Have you ever had someone ask for your credit card number over the phone? That question always makes me uncomfortable. My personal policy is to never give it out if I’m the one who was called. If I have called in, and it makes sense in the context of the call, I give it out over the phone.
This presents a challenge to the call center. They need to be able to accept sensitive information that could be problematic in the wrong hands. Credit cards are the biggest example, but Social Security numbers, drivers license numbers, or even account numbers and passwords are all things you’d like to keep confidential.
One simple security measure you can take is in the call recording. The Q-Suite script builder, for instance, allows agent-side recordings to be stopped, started or restarted on page load or button press. By creating recording segments, identified by prefixes, you can choose the parts that should be made available for listening, and hide or delete the segments that cannot be kept due to containing sensitive information.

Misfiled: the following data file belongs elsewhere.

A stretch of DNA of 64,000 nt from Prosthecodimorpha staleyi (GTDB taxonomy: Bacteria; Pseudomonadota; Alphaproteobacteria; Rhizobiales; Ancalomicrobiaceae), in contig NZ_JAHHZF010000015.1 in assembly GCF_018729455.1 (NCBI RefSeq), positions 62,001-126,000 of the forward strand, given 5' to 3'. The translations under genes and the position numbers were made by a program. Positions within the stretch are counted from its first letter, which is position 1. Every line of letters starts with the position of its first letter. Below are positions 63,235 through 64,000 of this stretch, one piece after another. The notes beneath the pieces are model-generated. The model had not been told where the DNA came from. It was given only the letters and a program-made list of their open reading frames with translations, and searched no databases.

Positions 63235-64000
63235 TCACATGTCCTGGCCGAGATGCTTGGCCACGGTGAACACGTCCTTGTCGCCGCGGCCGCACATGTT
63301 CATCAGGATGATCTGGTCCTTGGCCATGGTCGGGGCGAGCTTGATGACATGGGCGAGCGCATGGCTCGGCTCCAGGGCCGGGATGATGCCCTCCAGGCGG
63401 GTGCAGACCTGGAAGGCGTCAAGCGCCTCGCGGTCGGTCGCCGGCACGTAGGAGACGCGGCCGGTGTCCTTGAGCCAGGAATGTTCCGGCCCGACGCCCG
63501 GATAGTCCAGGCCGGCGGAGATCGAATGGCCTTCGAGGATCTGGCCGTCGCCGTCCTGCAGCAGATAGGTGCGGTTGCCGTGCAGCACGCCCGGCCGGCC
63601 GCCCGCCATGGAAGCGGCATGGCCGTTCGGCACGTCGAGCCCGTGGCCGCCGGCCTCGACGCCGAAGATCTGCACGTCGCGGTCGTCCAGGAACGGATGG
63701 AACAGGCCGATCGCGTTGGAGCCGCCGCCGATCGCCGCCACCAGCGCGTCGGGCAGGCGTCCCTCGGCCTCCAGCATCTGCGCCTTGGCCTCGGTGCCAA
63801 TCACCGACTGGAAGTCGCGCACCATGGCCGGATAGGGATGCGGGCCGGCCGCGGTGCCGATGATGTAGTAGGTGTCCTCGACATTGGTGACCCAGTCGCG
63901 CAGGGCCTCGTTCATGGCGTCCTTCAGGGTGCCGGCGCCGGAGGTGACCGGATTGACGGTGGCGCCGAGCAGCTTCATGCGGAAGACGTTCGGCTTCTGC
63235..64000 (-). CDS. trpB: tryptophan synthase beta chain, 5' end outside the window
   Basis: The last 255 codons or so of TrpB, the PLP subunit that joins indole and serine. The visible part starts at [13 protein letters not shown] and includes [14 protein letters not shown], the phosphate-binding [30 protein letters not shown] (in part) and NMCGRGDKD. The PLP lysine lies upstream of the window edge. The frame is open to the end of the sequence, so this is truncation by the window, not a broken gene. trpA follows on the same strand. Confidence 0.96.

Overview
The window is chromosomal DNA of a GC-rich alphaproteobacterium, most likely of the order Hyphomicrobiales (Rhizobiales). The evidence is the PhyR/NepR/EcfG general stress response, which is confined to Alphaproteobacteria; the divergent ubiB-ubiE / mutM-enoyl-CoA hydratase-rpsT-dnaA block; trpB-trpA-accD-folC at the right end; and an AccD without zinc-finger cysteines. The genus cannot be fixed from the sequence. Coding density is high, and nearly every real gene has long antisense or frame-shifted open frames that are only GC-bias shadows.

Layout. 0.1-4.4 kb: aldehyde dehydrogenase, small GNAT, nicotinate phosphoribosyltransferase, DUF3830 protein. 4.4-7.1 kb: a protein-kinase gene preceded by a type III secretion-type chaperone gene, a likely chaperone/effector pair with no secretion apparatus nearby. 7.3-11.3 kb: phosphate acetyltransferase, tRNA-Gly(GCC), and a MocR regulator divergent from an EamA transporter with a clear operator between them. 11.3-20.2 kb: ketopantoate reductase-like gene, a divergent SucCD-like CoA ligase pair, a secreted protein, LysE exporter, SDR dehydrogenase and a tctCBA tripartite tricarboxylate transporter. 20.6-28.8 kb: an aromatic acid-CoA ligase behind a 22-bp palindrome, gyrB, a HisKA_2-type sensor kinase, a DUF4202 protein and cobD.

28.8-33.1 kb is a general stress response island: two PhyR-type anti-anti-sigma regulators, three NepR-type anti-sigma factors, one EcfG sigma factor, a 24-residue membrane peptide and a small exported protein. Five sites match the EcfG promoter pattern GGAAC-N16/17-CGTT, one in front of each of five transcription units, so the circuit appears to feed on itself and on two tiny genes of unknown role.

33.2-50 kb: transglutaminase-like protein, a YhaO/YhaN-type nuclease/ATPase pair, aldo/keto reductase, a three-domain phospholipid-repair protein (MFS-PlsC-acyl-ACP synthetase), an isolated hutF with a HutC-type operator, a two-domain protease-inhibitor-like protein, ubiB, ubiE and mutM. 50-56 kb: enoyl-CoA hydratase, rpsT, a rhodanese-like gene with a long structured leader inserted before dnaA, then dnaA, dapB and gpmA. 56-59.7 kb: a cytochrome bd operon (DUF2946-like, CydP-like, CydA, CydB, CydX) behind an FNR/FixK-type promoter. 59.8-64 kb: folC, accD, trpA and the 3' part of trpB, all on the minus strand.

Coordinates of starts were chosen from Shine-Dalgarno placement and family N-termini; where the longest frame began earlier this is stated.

Another method that Q-Suite supports is security levels for particular script fields. You can set the security level on a field so that the agent can collect the data, but your Q/A team cannot read the data while looking at the call. Combined with segmented recordings, your Q/A team never needs to access the sensitive information to verify that the script was followed, or that the sale is valid.
One possible leak of data is DTMF in the recordings. If a client is asked to enter numeric data via the dialpad on the phone, the tones are usually still audible to anyone listening to the recording. With only a dozen tones available on standard telephones, it’s not difficult to have those tones converted back into digits. In those cases, scrubbing of DTMF tones from the channel or the recording may have to be done.
There are other options, of course, but do make sure that you aren’t leaking client data before it’s too late.